Although Melissa had not taken many biology or any computer programming classes in school, to her delight, she was accepted into the bioinformatics program. When she was there, she took on work in three different labs before she finally discovered her passion.

First she worked in a yeast lab, which smelled just like fresh-baked bread. Like a baker, should would rise every dawn at 5:30 a.m. to grow some yeast for the day’s experiment. But that work wasn’t quite the right fit for her.

The second lab she worked in was studying a plant called mustard weed. But she found she didn’t have a green thumb, and that wasn’t a good fit for her either.

Y chromosome

By studying the sex chromosomes (including the Y chromosome, represented here), Melissa was able to learn new information about human history.

So Melissa went to work in a third lab with someone who wanted to understand the DNA differences between the sexes, focusing on human X and Y chromosomes. That lab was the perfect fit.

Melissa would stay up late at night trying to learn as much as she could. She would cram her brain with knowledge, trying to solve the puzzle of human diseases linked to the sex chromosomes.

“I knew then that I found the thing that I needed to do, because I could do programming, I could do mathematics, I could learn about real biological processes, and I didn’t have to keep anything alive. So it was a good mix for me.” Now Melissa mixes biology and math at Arizona State University (ASU).

Melissa came to ASU because of the number of other researchers who were doing work she could connect with her research. By collaborating with other researchers, she can explore many new questions. But she never anticipated that a whole new world of research would open up to her when her lab neighbor, animal physiologist Dale DeNardo, first introduced her to the Gila monster. She quickly found herself falling in love with these four-legged monsters.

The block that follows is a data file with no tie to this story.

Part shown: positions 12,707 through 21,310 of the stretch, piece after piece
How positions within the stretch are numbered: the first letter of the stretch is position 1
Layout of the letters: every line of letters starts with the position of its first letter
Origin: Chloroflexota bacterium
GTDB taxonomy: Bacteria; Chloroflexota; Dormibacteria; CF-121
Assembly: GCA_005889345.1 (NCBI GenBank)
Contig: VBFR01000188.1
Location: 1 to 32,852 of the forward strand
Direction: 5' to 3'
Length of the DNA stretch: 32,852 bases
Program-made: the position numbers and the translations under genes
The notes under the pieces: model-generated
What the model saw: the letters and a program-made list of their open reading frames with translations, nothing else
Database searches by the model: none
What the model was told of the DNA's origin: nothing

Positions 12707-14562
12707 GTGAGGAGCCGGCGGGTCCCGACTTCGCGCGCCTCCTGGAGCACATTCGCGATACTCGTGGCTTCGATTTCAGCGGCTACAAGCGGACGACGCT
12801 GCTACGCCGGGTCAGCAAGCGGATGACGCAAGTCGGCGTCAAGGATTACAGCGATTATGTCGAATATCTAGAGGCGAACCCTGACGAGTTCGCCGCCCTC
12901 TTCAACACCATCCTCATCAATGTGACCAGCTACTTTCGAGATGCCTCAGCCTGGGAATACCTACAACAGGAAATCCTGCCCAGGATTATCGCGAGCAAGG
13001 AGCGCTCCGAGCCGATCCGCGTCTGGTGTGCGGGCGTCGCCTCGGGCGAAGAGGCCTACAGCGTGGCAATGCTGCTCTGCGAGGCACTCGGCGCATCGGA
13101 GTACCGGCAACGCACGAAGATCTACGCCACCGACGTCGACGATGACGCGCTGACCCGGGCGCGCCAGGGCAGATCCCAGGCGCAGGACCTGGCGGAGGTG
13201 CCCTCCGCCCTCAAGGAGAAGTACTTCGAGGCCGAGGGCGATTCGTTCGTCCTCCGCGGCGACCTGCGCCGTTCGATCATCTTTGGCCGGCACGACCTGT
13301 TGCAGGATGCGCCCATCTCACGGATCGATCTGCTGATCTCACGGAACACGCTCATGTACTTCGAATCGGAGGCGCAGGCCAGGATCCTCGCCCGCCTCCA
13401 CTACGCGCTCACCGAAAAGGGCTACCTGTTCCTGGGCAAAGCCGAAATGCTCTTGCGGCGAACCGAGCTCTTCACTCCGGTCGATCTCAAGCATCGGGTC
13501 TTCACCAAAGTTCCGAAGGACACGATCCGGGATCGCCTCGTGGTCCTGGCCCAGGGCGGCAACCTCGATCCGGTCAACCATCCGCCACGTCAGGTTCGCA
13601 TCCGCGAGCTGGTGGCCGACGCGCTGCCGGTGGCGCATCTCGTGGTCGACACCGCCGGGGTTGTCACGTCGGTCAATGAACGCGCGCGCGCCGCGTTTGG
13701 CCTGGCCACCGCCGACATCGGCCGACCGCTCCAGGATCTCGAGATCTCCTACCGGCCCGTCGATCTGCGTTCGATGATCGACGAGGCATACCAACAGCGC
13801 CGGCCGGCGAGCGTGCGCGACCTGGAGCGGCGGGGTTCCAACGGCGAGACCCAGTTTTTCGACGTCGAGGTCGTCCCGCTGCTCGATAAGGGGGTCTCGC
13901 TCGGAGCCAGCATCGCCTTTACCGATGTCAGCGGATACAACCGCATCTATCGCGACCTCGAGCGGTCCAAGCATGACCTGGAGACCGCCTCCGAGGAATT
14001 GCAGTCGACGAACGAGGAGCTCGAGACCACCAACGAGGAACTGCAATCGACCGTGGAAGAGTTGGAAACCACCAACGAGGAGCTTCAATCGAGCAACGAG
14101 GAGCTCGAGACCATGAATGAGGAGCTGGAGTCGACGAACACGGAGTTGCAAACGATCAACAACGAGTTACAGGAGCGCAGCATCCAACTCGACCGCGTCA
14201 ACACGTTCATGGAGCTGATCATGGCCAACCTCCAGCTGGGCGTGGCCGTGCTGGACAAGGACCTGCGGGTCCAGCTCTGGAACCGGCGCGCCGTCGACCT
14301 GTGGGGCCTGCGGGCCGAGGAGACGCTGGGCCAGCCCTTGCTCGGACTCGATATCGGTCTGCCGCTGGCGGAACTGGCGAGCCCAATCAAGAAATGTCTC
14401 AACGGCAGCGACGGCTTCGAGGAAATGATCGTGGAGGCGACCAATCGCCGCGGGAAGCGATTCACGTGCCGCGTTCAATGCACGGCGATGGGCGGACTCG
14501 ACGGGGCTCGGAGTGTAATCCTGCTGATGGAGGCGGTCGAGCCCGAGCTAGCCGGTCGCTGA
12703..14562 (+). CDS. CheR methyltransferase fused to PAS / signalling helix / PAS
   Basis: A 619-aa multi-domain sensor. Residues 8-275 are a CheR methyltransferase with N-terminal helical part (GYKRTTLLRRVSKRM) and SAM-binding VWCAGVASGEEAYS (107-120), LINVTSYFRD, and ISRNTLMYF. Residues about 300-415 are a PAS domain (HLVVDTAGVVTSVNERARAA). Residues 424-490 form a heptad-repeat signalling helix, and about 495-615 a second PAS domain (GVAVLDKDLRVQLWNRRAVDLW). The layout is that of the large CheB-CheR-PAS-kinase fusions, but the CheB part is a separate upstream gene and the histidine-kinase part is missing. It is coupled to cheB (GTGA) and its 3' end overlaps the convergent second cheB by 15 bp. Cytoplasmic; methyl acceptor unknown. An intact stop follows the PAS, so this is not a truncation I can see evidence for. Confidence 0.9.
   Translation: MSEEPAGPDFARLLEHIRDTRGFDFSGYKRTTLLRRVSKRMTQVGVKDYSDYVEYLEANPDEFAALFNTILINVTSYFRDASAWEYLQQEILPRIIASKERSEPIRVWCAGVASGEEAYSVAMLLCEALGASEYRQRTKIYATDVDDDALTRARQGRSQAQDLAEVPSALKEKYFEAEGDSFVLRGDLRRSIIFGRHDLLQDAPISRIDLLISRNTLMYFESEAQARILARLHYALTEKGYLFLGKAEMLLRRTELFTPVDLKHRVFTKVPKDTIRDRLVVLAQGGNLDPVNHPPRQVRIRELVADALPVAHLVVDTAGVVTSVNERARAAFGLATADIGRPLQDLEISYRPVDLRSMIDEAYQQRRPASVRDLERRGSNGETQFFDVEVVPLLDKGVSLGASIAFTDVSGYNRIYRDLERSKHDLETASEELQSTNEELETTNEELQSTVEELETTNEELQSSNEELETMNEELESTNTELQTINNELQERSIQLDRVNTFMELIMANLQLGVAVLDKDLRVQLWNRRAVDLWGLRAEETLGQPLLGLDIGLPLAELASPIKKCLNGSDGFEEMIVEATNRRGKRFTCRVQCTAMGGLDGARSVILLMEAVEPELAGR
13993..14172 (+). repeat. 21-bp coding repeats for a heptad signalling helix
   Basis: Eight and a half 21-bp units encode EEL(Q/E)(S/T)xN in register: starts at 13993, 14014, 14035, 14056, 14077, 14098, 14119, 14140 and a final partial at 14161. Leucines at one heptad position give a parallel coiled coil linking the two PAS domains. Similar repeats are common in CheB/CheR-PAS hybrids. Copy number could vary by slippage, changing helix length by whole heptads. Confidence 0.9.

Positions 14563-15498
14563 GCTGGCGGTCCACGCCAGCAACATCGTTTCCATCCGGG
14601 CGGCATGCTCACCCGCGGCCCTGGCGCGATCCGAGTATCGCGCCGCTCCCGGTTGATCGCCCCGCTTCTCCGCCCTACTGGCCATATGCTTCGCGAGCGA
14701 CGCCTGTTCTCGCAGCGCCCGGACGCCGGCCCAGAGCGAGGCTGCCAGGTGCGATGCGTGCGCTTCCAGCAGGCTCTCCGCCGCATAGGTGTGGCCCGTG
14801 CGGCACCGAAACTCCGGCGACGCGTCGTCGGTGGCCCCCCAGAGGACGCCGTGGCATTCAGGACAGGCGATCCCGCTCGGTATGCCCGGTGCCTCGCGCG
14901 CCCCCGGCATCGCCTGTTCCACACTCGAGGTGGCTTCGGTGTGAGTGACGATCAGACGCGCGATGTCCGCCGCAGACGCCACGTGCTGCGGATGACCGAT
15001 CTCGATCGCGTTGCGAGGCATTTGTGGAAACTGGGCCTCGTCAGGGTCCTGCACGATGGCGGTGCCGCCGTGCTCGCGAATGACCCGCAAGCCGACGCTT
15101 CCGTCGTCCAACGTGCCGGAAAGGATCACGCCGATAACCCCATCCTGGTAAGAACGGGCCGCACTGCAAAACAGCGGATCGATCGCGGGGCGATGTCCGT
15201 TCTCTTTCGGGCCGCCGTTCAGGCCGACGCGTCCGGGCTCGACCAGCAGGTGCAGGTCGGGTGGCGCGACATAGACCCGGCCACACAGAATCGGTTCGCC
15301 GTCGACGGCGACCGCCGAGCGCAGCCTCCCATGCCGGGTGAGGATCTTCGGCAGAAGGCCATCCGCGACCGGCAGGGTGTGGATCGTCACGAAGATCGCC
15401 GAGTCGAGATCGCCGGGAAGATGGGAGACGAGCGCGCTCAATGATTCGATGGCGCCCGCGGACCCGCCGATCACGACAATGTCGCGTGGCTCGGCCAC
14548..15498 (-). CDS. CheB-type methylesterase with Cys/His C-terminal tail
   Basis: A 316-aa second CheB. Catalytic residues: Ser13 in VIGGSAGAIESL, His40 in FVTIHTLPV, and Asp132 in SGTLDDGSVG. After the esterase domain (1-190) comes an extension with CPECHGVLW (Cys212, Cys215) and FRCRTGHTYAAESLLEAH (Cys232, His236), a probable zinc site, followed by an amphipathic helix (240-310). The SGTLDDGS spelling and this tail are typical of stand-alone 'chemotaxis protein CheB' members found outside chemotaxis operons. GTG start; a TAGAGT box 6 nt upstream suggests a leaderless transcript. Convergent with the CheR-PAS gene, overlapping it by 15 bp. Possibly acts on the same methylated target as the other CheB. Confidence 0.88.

Additional images via Wikimedia Commons. Gila monster image by Blueag9.

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Bibliographic details:

  • Article: Career Path for Melissa Wilson Sayres
  • Author(s): Ally Carr
  • Publisher: Arizona State University School of Life Sciences Ask A Biologist
  • Site name: ASU - Ask A Biologist
  • Date published: April 24, 2016
  • Date accessed: February 28, 2021
  • Link:

APA Style

Ally Carr. (2016, April 24). Career Path for Melissa Wilson Sayres. ASU - Ask A Biologist. Retrieved February 28, 2021 from

American Psychological Association. For more info, see

Chicago Manual of Style

Ally Carr. "Career Path for Melissa Wilson Sayres". ASU - Ask A Biologist. 24 April, 2016.

MLA 2017 Style

Ally Carr. "Career Path for Melissa Wilson Sayres". ASU - Ask A Biologist. 24 Apr 2016. ASU - Ask A Biologist, Web. 28 Feb 2021.

Modern Language Association, 7th Ed. For more info, see
Gila monster Arizona State University

Melissa Wilson Sayres didn't expect that pursuing math and biology would lead to her studying the Gila monster.